Coriolanus

by: William Shakespeare

  Act 3 Scene 2

page Act 3 Scene 2 Page 6

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CORIOLANUS

Well, I must do’t:
Away, my disposition, and possess me
135Some harlot’s spirit! my throat of war be turn’d,
Which quired with my drum, into a pipe
Small as an eunuch, or the virgin voice
That babies lulls asleep! the smiles of knaves
Tent in my cheeks, and schoolboys’ tears take up
140The glasses of my sight! a beggar’s tongue
Make motion through my lips, and my arm’d knees,
Who bow’d but in my stirrup, bend like his
That hath received an alms! I will not do’t,
Lest I surcease to honour mine own truth
145And by my body’s action teach my mind
A most inherent baseness.

CORIOLANUS

Well, I must do it. I’ll hide my true nature and become like a whore! My voice, which ordinarily calls for war, will harmonize with my drum and become the voice of a eunuch or a virgin that sings babies to sleep! I’ll smile like a servant, cry like a schoolboy, and speak like a beggar! My armored knees, which ordinarily only bend in my saddle, will bend like a man receiving alms! I won’t do it because it will dishonor my true nature, and what I do with my body will degrade my mind.

VOLUMNIA

At thy choice, then:
To beg of thee, it is my more dishonour
Than thou of them. Come all to ruin; let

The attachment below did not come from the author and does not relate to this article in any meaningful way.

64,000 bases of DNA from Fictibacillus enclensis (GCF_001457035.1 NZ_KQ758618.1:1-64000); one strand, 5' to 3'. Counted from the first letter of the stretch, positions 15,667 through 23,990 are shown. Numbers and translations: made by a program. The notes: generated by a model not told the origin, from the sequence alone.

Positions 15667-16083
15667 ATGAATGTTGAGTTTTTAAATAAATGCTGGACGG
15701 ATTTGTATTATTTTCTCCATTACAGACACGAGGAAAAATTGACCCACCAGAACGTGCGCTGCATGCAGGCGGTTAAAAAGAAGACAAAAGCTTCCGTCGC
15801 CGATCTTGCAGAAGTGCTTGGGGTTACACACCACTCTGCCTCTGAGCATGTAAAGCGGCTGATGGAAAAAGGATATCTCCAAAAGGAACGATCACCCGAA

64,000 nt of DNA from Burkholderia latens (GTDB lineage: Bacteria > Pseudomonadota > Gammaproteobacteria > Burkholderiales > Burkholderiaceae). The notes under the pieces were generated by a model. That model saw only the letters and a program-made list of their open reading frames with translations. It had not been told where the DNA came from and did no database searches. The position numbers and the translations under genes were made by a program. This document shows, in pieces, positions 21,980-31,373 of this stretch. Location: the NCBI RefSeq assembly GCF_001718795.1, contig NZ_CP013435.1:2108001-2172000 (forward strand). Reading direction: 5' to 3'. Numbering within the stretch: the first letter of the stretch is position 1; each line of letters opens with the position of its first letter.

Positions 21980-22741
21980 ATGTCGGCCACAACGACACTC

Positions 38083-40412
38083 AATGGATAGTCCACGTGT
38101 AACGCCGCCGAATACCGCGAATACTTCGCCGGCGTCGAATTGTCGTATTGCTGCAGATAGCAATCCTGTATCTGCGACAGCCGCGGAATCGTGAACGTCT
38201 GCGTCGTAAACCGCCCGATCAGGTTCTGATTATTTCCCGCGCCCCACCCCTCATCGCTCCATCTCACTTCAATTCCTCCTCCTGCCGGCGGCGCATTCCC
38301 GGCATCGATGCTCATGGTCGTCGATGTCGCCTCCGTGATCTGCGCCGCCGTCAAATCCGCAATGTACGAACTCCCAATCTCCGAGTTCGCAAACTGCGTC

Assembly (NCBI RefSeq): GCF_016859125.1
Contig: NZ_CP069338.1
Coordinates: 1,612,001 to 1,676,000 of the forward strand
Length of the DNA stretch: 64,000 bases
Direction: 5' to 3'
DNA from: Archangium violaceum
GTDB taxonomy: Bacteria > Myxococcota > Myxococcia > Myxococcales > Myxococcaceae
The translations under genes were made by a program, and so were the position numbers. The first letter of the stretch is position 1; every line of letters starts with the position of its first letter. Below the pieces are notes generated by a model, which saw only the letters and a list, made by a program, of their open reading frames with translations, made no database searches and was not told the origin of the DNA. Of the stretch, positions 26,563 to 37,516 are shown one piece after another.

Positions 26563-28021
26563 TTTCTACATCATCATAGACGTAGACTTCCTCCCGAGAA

150Thy mother rather feel thy pride than fear
Thy dangerous stoutness, for I mock at death
With as big heart as thou. Do as thou list
Thy valiantness was mine, thou suck’dst it from me,
But owe thy pride thyself.

VOLUMNIA

This is your choice then. It is more dishonorable for me to have to beg you than for you to have to beg them. Everything will be ruined. I’d rather endure the consequences of challenging your pride rather than be afraid of it, for I fear death as little as you do. Do as you please. Your courage comes from me—you sucked it from me as a nursing baby—but your pride is all your own.

CORIOLANUS

155Pray, be content:
Mother, I am going to the market-place;
Chide me no more. I’ll mountebank their loves,
Cog their hearts from them, and come home beloved
Of all the trades in Rome. Look, I am going:
160Commend me to my wife. I’ll return consul;
Or never trust to what my tongue can do
I’ the way of flattery further.

CORIOLANUS

That’s enough, mother. I’m going to the marketplace. Don’t scold me any further. I’ll deceive them into liking me, steal their hearts, and come home beloved by all the tradesmen in Rome. Look, I’m going. Give my regards to my wife. I’ll come back as consul. Never again doubt how well my tongue can flatter.